"We're not going back to old-style banking," said Michael J. Moser, a Trans Financial executive vice president, "but we're just going to go about what we're doing more appropriately. You could say we're getting back to our knitting.'
What's more, the company's recently completed, 30,000-square-foot corporate headquarters will be sold. What would have been Mr. Lester's office is indicative of another factor in his demise - his free-spending style.
The office boasts a wet bar and refrigerator, adjoining full bathroom, and huge windows that make up two walls of the spacious corner room. Construction was completed the week that Mr. Lester was fired. He was to have moved in in a matter of days.
"You know, all of this would've been O.K. if the company was doing well, but that wasn't the case," said Mr. Moser.
Indeed, the bank's returns on assets and equity never got above 0.92% and 12.9%, respectively, in the past three years. This is substantially below peer averages.
The company also recently sold the seven-seat Citation twin-engine corporate jet that had been even more unsettling to the board. Mr. Lester and other senior managers had used it to visit various company offices.
The jet irked directors and other bankers, in part, because the Trans Financial office farthest from Bowling Green was no more than a three-hour drive. (Several directors confirmed rumors that Mr. Lester occasionally used the plane for personal trips on weekends.)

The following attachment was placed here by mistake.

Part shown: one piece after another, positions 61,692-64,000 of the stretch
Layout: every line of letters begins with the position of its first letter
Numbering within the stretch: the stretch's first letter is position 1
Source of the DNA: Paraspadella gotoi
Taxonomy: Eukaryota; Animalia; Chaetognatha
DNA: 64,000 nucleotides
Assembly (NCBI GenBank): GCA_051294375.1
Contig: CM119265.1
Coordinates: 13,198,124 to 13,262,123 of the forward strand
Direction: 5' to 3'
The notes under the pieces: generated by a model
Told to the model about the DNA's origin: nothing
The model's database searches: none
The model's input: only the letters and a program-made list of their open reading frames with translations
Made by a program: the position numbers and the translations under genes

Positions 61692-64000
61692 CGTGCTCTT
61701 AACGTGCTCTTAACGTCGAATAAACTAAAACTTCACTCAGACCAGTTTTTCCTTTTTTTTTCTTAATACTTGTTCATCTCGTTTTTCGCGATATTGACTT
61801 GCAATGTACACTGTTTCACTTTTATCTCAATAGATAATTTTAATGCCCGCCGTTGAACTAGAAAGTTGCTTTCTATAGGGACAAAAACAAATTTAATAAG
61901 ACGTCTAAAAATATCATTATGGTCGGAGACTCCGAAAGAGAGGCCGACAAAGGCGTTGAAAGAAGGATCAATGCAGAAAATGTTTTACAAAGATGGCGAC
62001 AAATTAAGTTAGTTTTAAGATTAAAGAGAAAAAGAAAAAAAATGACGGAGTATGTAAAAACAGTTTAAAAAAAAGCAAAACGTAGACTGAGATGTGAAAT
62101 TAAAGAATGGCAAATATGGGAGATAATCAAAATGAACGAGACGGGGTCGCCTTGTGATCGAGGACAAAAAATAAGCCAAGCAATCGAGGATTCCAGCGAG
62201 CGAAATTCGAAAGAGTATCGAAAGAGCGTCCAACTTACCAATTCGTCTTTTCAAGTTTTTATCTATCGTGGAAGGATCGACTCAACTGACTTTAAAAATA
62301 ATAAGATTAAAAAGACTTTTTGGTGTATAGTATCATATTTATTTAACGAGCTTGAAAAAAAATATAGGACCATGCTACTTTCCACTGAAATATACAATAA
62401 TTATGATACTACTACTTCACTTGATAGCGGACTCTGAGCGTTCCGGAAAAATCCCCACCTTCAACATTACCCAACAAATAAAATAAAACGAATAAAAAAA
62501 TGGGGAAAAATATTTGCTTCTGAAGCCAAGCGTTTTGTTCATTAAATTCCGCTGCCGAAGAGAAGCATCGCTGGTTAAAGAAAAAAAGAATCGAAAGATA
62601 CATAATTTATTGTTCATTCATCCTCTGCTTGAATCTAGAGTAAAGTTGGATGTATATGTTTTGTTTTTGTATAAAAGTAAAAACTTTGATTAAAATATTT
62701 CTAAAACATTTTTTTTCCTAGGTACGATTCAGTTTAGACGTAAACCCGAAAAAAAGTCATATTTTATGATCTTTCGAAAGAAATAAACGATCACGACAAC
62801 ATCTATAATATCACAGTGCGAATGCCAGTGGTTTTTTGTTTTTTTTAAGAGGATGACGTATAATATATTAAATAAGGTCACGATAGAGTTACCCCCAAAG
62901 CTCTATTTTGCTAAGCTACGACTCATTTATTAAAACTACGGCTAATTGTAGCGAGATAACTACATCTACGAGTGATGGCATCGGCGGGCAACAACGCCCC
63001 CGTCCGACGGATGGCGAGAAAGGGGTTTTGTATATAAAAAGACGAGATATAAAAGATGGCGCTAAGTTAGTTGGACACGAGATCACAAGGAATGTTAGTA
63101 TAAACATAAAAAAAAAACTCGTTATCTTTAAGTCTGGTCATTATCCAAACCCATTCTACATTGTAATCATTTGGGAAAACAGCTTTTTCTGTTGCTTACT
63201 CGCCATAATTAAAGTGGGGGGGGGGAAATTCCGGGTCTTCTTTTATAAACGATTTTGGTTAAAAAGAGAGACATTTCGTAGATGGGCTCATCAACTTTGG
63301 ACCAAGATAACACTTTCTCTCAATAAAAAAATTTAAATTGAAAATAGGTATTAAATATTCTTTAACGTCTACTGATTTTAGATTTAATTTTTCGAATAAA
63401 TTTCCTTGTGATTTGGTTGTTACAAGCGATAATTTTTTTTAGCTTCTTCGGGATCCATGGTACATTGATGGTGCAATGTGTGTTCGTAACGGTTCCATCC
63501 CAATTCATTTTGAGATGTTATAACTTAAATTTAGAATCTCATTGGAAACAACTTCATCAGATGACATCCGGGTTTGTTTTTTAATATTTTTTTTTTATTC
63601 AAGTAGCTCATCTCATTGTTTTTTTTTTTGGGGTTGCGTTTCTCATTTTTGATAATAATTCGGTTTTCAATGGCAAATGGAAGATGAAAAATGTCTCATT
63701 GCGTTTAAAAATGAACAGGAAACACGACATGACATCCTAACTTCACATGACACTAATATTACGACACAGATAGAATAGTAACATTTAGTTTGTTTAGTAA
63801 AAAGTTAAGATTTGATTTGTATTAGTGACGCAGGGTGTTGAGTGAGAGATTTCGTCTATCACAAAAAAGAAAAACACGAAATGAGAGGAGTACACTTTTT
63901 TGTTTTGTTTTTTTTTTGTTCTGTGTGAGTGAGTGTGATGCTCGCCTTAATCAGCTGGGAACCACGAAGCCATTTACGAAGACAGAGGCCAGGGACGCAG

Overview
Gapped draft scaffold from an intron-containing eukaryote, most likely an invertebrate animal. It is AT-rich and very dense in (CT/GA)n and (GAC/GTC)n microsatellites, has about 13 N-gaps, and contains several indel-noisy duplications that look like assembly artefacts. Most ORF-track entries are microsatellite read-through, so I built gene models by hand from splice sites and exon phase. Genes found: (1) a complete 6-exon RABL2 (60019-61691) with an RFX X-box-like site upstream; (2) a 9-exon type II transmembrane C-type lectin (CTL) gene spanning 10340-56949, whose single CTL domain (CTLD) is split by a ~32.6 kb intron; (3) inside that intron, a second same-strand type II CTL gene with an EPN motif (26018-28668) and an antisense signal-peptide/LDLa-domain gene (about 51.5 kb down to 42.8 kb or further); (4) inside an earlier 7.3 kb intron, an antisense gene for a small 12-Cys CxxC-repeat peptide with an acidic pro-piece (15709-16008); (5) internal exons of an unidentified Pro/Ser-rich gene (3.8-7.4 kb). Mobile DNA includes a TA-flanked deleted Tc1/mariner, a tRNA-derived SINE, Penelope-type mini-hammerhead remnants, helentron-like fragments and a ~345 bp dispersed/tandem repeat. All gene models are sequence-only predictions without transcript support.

The jet didn't come cheap. It cost several million dollars in early 1994 and more than $750,000 a year to operate and maintain. It was sold by the bank for $2.5 million.
"I don't think you can ever justify a jet, even for much larger banks," said John B. Moore, analyst at Morgan Keegan & Co., Memphis. "I can see a NationsBank executive needing to get into Texas real fast, but you don't need a jet when you're going from Bowling Green to Nashville," about 55 miles away.
The restructuring, including severance packages and several loan chargeoffs, contributed to a $5.8 million second-quarter loss, the company's first red-ink quarter in recent memory.
Officials said that the worst is behind them, and that they expect profitability again as early as this quarter.
Trans Financial's current disarray is a far cry from the early 1990s, when Mr. Lester acquired a string of banks and thrifts that more than tripled the company's size. He told American Banker at the time that he would plot acquisition strategy in the dead of night, boasting, "I don't need much sleep."
"He was well liked and very well respected in town," said Tommy W. Cole, a Trans Financial executive vice president and Bowling Green native.